Moving through the Flat, Larry told us story after story as his memories of living in the building came flooding back. We enjoyed it so much that we had to force ourselves to leave them to get settled in after their long car trip from Georgia.

We are grateful to Patty and Larry for allowing us the opportunity to host them, and for the gracious way in which they enriched our understanding of the history of our building!

Friday, January 18, 2019

HomeAway Finds a Place to Stay in Fayetteville, WV

Over 2 million unique places to stay in 190 countries around the world are showcased on Four of those listings are the vacation rentals of Lafayette Flats in Fayetteville, West Virginia.

In March 2017, HomeAway launched Moment Makers, a video series that captures the stories of vacation rental partners that go above and beyond for their guests. We were thrilled to find out that Lafayette Flats was chosen as a feature property!

The Fayetteville, WV episode was only the fifth in the series, with precious videos shot in Rome, Italy; Sydney, Australia; Austin, Texas; and Nashville, Tennessee.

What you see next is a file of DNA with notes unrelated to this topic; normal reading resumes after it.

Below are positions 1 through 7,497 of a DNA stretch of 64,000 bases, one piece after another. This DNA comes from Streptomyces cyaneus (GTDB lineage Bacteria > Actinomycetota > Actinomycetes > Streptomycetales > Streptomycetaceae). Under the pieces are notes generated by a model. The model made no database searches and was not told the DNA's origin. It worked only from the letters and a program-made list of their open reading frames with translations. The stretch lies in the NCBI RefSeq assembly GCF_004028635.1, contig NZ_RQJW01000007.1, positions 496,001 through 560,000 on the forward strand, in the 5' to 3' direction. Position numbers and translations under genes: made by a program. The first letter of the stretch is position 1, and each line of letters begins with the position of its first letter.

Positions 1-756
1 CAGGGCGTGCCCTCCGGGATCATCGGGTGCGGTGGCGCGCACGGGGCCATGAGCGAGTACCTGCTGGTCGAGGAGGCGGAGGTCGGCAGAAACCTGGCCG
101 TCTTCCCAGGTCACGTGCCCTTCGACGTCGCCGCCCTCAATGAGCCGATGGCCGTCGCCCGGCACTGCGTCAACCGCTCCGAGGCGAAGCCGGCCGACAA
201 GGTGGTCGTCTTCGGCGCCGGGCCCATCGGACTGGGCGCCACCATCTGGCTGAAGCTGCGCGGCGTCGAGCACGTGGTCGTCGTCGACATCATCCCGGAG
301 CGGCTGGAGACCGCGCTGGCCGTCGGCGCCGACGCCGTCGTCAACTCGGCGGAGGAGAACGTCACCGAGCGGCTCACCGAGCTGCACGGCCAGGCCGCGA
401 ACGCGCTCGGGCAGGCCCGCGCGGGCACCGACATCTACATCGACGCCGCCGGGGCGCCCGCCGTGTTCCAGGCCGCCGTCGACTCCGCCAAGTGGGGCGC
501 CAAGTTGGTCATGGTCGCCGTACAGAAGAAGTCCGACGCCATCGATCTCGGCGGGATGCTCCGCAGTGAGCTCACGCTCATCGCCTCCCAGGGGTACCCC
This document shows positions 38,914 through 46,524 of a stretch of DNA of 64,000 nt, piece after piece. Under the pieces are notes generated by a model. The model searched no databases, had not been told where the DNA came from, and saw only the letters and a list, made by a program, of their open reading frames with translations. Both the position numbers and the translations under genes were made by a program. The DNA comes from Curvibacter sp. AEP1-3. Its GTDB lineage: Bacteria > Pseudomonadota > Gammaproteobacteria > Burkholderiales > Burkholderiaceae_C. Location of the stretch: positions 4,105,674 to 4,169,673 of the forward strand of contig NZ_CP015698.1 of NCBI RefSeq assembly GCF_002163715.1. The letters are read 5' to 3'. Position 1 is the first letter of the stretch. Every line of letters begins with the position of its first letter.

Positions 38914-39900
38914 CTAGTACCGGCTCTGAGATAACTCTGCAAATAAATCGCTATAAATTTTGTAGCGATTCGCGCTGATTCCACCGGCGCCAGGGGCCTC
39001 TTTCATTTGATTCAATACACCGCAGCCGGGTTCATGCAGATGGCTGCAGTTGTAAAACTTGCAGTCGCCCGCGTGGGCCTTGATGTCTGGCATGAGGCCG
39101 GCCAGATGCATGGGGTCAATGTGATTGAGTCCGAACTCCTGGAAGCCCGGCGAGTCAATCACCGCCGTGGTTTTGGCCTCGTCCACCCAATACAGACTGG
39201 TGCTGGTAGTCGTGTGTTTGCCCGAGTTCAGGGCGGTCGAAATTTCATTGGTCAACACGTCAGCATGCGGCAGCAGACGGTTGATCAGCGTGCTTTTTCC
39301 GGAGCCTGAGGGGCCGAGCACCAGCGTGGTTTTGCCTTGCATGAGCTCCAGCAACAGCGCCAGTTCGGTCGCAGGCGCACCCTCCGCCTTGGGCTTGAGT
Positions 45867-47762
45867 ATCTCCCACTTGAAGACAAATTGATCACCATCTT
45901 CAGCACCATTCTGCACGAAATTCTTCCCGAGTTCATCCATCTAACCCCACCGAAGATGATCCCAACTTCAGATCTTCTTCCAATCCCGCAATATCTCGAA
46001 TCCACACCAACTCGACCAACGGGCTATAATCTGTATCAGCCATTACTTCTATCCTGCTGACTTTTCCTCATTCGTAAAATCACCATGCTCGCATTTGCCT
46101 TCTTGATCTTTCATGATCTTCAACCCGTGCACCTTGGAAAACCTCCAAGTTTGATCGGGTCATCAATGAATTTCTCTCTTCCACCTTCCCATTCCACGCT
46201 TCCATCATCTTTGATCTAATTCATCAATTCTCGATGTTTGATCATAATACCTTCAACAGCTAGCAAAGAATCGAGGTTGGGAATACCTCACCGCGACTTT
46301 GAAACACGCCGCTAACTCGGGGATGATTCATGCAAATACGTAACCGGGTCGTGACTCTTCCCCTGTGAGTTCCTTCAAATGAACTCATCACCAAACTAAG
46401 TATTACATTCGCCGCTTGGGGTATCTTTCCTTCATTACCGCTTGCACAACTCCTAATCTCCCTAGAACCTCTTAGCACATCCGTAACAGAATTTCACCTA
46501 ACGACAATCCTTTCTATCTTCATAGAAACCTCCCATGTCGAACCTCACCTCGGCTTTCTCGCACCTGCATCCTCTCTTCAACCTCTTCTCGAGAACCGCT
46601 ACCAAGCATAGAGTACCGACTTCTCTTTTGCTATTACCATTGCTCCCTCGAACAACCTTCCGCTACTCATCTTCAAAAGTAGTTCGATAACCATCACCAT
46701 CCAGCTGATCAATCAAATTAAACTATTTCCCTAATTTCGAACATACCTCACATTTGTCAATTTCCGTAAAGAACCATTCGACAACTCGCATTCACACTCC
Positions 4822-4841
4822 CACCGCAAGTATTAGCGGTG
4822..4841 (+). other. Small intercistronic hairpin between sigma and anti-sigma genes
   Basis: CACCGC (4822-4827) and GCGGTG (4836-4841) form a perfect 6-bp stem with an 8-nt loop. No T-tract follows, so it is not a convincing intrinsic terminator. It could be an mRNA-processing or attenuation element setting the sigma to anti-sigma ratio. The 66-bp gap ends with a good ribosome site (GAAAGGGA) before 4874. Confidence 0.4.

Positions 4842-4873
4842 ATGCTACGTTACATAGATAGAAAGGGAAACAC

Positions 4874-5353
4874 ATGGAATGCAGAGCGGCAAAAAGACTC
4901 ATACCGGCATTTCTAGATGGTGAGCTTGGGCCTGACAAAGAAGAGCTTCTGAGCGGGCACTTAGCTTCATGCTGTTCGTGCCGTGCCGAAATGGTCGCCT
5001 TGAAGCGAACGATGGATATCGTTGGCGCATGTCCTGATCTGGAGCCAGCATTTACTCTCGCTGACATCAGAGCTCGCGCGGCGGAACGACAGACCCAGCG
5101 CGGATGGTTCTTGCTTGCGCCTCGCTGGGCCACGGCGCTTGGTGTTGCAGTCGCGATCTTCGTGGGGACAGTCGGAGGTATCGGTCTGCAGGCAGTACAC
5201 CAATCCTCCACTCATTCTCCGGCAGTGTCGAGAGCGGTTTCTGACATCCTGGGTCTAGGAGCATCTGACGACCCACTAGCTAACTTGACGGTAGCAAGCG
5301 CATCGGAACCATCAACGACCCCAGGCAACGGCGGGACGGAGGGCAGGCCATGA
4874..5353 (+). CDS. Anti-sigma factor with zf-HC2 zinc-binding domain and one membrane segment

We had the best time showing off wild, wonderful West Virginia to the outstanding HomeAway film crew! Watching visitors to our state appreciate the beauty of our places and our people is an incredible experience, and why we got into the vacation rental business.

Thanks to HomeAway for taking the time to experience the REAL West Virginia. And thanks to all the ever-wonderful Fayetteville folks for being great hosts and generally fascinating people.

There is no doubt that everyone's dedication to this project will help advance our alternative narrative for West Virginia.

Monday, November 19, 2018

Trying Something New: Announcing our Visual Artist-in-Residence